Texas City Moves To 100 Percent Renewable Energy, Spurred By Federal Plan That New Administration Is Expected To Spurn

“We wanted the least risk, most cost effective option we could get for the community.”

By Lorne MatalonNovember 17, 2016 10:23 am, , , ,

From Marfa Public Radio & Fronteras Desk

Donald Trump’s victory and the impending Republican majority in Congress mean the Obama administration’s initiative to cut greenhouse gas emissions – the  Clean Power Plan – is almost certainly dead on arrival. It’s currently before a federal appeals court, under challenge by 24 states, but the new administration is expected to spike the plan before the court rules.

Yet one conservative Texas city has decided to do what the plan was meant to help promote. It’s going 100 percent renewable – wind and solar – in a state largely defined by oil and gas. There are environmental benefits to the switch, but the decision is all about the money.

In the central Texas city of Georgetown, the droning sound of natural gas powered industrial air conditioning represents unpredictability. Natural gas prices are low now, but historically that market is like a yo-yo. This city of 55,000 is on the cusp of joining Burlington, Vermont, population 42,000, as the country’s only sizable cities buying 100 percent power from renewable energy. Liberal Burlington is a far cry ideologically from fiercely conservative Georgetown, but they’re fellow travelers in energy.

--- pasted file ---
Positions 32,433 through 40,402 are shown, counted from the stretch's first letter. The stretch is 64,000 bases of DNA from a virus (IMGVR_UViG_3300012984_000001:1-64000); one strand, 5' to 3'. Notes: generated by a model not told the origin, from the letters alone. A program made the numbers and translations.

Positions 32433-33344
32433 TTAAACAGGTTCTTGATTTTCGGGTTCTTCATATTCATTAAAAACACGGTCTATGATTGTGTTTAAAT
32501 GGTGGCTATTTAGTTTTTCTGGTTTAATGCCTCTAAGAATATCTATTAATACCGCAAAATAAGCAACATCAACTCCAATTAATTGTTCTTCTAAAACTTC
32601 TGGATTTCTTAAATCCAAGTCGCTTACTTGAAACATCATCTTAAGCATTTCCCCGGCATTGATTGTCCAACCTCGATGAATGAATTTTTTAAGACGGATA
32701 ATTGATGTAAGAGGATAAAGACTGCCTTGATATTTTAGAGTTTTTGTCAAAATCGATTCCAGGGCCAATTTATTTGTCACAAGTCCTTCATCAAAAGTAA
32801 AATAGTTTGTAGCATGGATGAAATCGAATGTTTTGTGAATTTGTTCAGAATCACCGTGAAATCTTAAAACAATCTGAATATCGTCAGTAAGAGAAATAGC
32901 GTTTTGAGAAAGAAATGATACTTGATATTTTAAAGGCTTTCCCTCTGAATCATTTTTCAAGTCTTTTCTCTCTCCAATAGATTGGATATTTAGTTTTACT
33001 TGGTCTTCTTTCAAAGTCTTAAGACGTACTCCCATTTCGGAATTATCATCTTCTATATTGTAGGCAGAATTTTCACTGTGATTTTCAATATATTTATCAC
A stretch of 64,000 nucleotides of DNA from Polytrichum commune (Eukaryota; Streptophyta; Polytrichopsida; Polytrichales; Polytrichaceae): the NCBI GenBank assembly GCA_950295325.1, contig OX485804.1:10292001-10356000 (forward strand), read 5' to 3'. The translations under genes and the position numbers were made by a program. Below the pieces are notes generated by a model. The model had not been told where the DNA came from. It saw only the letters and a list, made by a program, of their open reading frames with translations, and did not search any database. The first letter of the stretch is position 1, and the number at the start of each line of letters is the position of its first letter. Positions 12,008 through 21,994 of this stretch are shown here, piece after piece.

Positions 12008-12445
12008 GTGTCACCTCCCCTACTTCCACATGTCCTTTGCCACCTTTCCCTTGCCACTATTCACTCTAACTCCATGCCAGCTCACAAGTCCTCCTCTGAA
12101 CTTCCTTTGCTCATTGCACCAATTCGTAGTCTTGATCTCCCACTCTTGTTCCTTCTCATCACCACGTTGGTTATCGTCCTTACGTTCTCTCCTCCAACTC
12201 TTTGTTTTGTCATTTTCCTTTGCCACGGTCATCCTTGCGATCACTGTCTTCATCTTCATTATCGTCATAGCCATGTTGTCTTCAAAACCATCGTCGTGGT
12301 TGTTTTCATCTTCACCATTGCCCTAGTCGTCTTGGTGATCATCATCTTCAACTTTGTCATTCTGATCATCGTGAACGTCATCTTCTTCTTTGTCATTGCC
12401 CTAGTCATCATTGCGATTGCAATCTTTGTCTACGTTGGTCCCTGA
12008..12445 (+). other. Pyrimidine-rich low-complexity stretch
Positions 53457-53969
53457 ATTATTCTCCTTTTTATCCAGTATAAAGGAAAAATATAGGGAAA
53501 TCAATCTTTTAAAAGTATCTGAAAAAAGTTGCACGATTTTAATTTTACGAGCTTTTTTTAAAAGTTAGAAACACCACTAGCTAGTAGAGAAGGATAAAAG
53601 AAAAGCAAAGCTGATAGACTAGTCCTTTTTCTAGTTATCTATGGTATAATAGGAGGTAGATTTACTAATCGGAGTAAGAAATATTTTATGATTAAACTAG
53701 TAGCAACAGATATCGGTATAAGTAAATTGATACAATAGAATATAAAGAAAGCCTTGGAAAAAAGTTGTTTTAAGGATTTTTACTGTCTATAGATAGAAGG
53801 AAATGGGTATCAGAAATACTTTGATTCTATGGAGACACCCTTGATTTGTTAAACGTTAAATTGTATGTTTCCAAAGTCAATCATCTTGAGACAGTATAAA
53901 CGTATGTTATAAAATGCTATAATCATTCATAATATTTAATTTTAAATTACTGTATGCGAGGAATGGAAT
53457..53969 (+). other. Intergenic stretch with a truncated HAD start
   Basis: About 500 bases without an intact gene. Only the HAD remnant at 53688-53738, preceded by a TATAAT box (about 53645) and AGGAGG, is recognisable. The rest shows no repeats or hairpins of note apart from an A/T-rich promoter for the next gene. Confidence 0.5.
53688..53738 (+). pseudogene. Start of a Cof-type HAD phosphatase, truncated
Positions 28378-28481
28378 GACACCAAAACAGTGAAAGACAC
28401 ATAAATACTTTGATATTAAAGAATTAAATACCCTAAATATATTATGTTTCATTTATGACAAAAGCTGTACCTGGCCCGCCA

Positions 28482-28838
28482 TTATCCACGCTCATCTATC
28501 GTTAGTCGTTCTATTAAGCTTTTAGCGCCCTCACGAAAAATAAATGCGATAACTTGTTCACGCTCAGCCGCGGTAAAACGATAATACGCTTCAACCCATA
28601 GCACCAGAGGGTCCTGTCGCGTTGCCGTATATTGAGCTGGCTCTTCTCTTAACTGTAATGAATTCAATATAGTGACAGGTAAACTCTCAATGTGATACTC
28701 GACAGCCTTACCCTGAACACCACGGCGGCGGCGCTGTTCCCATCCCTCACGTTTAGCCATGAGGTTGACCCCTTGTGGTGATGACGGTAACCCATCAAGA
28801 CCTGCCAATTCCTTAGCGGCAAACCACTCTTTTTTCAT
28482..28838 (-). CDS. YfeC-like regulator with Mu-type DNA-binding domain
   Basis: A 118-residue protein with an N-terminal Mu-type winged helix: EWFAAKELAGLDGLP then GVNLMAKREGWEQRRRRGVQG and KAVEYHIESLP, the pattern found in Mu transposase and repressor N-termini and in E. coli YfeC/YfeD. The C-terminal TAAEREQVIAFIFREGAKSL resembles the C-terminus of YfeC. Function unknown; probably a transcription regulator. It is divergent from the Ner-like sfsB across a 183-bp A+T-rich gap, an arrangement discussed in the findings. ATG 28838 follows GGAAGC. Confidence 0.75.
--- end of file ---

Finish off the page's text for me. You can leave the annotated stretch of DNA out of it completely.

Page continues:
“So we begin the conversations of what the future might look like,” explained Georgetown’s utility chief Jim Briggs.

The city had been buying power from a utility that was expanding its coal-fired power plants.  But when the Obama administration began pushing back against new coal plants, Briggs decided to go all green, and it had nothing to do with the environment.

“It was regulation and legislation coming out of Washington,” he explained.

Then there was the money.

“We wanted the least risk, most cost effective option we could get for the community.”

In Texas, the country’s leading wind generation state, wind is now competitive with fossil fuels. But unlike oil and gas, costs don’t fluctuate. To gain some insight into the economics of renewables, I spoke with Fred Beach, Assistant Director for Energy & Technology Policy at University of Texas at Austin’s Energy Institute.

“You’re locking in that rate and ten years from now, wind and solar many be even less yet.
But if you’re happy with locking in today’s rate for the next 20 years with certainty, that’s an unbelievably powerful hedging opportunity,” Beach said.

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